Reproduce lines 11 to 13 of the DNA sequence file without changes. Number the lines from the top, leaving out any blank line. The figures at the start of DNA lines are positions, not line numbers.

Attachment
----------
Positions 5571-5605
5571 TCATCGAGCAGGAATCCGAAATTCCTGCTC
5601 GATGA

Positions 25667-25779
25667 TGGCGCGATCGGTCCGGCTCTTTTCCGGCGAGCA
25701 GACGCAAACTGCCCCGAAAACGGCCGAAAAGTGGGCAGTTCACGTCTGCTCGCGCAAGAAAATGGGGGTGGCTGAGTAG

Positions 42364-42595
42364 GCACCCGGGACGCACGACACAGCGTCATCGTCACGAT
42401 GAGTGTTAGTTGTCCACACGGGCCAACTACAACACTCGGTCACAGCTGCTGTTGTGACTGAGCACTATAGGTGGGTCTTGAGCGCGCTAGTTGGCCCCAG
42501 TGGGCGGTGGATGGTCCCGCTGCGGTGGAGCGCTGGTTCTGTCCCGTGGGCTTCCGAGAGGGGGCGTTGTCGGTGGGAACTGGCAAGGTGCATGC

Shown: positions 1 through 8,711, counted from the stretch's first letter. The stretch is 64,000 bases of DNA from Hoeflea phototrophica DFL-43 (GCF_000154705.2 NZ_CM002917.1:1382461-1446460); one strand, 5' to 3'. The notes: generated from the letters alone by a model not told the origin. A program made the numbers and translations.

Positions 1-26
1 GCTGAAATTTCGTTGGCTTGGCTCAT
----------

Shown: positions 1 through 8,711, counted from the stretch's first letter. The stretch is 64,000 bases of DNA from Hoeflea phototrophica DFL-43 (GCF_000154705.2 NZ_CM002917.1:1382461-1446460); one strand, 5' to 3'. The notes: generated from the letters alone by a model not told the origin. A program made the numbers and translations.

Positions 1-26
1 GCTGAAATTTCGTTGGCTTGGCTCAT